The Department of Biomedicine

BBB seminar: Philippe Collas

Isolation and epigenetic characterization of mesenchymal stem cells from adipose tissue

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Philippe Collas
Department of Biochemistry, Institute of Basic Medical Sciences, University of Oslo

Stem cells have been identified in several adult mesenchymal tissues and are believed to be responsible for tissue homeostasis. Mesenchymal stem cells undergo self-renewing divisions but also give rise to more committed progenitor cells which differentiate into specific cell types. Stem cells of stromal origin can be obtained from liposuction material. These cells display multilineage differentiation capacities in vitro and can promote repair of various tissues and functions in vivo.

We recently reported the purification and characterization of cells with a CD34+CD105+CD45-CD31- phenotype from the stromal vascular fraction of human adipose tissue, which exhibit mesenchymal stem cell properties. CD31- adipose stem cells (ASCs) are relatively quiescent but reenter the cell cycle in culture. They can be expanded clonally and differentiate into mesodermal lineages. Transcription profiling reveals expression of genes extending across all three germ layers. Further, single cell ASC clones display variations in their differentiation potential, raising the hypothesis of an epigenetic basis for this variation. To begin addressing this issue, we determined whether the DNA methylation status in undifferentiated ASCs would predict transcriptional activation potential upon differentiation.

Several features seem to epigenetically characterize ASCs. (i) Freshly isolated ASCs from three separate female donors display overall hypomethylated adipogenic loci, in contrast to myogenic or endothelial genes. (ii) ASCs display a mosaic CpG methylation profile, on the basis of heterogeneous methylation patterns between individual cells within a donor or within a clonal cell population, and from variations in the percentage of methylation of a given CpG between donors or between cell clones. (iii) DNA methylation profiles reflect neither the transcriptional status of any of the genes examined in undifferentiated cells, nor the potential for expression upon in vitro differentiation. (iv) Clonal culture of ASCs from single isolated cells does not affect global DNA methylation, but generates between-clone mosaicism at specific CpGs. (v) In vitro differentiation toward adipogenic, osteogenic or endothelial pathways maintains methylation patterns despite the induction of lineage-specific gene expression. (vi) Adipogenic genes are more methylated in primary differentiated cells unrelated to adipogenesis, arguing for ASC-specificity of the hypomethylated state of these loci. In conclusion adipogenic promoters are mosaically hypomethylated in ASCs; this hypomethylation may constitute a molecular signature of ASCs irrespective of gene expression. DNA hypomethylation of adipogenic genes may poise genes for transcriptional activation. DNA methylation, however, does not appear to be the sole determinant of differentiation potential of ASCs.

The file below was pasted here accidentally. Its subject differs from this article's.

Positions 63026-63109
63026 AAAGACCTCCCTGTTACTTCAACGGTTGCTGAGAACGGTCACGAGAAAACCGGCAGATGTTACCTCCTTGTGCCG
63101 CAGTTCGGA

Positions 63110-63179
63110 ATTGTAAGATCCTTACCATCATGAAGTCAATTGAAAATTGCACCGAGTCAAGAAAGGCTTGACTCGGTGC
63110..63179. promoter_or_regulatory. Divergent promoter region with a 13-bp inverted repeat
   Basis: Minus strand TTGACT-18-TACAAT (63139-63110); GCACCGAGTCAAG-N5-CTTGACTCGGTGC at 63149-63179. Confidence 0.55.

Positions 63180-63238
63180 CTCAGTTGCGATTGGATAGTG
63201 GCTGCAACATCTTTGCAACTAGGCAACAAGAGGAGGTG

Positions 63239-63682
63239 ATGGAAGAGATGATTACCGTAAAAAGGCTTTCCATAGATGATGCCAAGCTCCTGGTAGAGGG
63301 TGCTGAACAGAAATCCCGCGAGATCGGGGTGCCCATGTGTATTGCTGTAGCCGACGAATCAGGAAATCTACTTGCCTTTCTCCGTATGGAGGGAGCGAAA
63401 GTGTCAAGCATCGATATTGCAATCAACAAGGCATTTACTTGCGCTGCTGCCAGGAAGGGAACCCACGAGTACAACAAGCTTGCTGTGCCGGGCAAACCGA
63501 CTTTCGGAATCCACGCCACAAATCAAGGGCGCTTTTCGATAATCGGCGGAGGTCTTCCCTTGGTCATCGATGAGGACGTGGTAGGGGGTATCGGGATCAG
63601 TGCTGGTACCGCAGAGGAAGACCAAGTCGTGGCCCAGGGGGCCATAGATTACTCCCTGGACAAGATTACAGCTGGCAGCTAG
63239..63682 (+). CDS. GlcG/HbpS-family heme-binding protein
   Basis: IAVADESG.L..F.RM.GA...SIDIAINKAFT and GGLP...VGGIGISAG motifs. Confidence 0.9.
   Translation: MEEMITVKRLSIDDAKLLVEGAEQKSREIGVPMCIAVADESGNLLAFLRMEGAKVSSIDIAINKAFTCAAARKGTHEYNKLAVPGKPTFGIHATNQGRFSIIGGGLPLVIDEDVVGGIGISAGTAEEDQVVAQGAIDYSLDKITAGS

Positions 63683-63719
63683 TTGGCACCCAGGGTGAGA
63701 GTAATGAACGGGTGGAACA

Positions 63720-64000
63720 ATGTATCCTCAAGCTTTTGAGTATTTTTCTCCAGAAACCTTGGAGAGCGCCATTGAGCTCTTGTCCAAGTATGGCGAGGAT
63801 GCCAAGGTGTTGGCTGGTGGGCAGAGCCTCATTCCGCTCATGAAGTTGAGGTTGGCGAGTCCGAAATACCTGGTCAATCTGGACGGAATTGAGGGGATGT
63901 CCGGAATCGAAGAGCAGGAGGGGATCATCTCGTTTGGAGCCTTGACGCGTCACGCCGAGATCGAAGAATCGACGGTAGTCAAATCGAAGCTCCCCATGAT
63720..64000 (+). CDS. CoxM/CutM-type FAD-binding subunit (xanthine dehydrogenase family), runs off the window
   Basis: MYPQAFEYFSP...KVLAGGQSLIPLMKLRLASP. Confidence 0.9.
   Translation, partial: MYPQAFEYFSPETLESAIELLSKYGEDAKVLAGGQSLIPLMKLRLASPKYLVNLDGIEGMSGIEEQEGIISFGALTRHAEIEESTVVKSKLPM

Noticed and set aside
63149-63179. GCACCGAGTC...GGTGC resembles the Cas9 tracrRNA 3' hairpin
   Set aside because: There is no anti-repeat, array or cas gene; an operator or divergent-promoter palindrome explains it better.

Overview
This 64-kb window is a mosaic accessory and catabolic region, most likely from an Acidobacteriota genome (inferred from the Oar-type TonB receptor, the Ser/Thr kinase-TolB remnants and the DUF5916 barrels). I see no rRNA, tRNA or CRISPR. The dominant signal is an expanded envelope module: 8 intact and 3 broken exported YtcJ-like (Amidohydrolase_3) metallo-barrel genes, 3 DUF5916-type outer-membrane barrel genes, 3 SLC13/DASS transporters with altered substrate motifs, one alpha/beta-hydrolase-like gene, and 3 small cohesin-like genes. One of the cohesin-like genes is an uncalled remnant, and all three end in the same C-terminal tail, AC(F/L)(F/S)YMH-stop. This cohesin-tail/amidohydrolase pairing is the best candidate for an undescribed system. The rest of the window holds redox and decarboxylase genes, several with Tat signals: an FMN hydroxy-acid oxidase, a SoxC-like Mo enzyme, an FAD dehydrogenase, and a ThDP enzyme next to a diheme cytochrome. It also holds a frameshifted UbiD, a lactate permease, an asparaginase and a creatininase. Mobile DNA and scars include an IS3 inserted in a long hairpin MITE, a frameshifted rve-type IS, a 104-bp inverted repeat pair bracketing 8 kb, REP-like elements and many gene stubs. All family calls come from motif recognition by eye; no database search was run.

Host: Karl Tronstad, Department of Biomedicine

Philippe Collas

Philippe Collas received his PhD in 1991 from the University of Massachusetts Amherst, MA, USA. In 1995 he moved to Oslo where he has been active in the Department of Biochemistry at the Veterinary School and since 1999 at the University of Oslo, today as Professor of Biochemistry. Philippe Collas' research background is in transcriptional events in the nucleus and his current research focuses on dynamics of the nuclear envelope, on chromatin remodeling and on epigenetic reprogramming of nuclear function. His seminar will deal with isolation and epigenetic characterisation of mesenchymal stem cells from adipose tissue.

Recent publications:
Taranger, C. K., Noer, A., Sorensen, A. L., Hakelien, A. M., Boquest, A. C. and Collas, P. (2005). Induction of dedifferentiation, genomewide transcriptional programming, and epigenetic reprogramming by extracts of carcinoma and embryonic stem cells. Mol Biol Cell 16, 5719-35.

Boquest, A. C., Shahdadfar, A., Fronsdal, K., Sigurjonsson, O., Tunheim, S. H., Collas, P. and Brinchmann, J. E. (2005). Isolation and transcription profiling of purified uncultured human stromal stem cells: alteration of gene expression after in vitro cell culture. Mol Biol Cell 16, 1131-41.

Gaustad, K. G., Boquest, A. C., Anderson, B. E., Gerdes, A. M. and Collas, P. (2004). Differentiation of human adipose tissue stem cells using extracts of rat cardiomyocytes. Biochem Biophys Res Commun 314, 420-7.

Martins, S., Eikvar, S., Furukawa, K. and Collas, P. (2003). HA95 and LAP2 beta mediate a novel chromatin-nuclear envelope interaction implicated in initiation of DNA replication. J Cell Biol 160, 177-88.

Martins, S. B., Marstad, A. and Collas, P. (2003). In vitro modulation of the interaction between HA95 and LAP2beta by cAMP signaling. Biochemistry 42, 10456-61.

Collas, P. and Hakelien, A. M. (2003). Teaching cells new tricks. Trends Biotechnol 21, 354-61.

Homepage: http://www.collaslab.com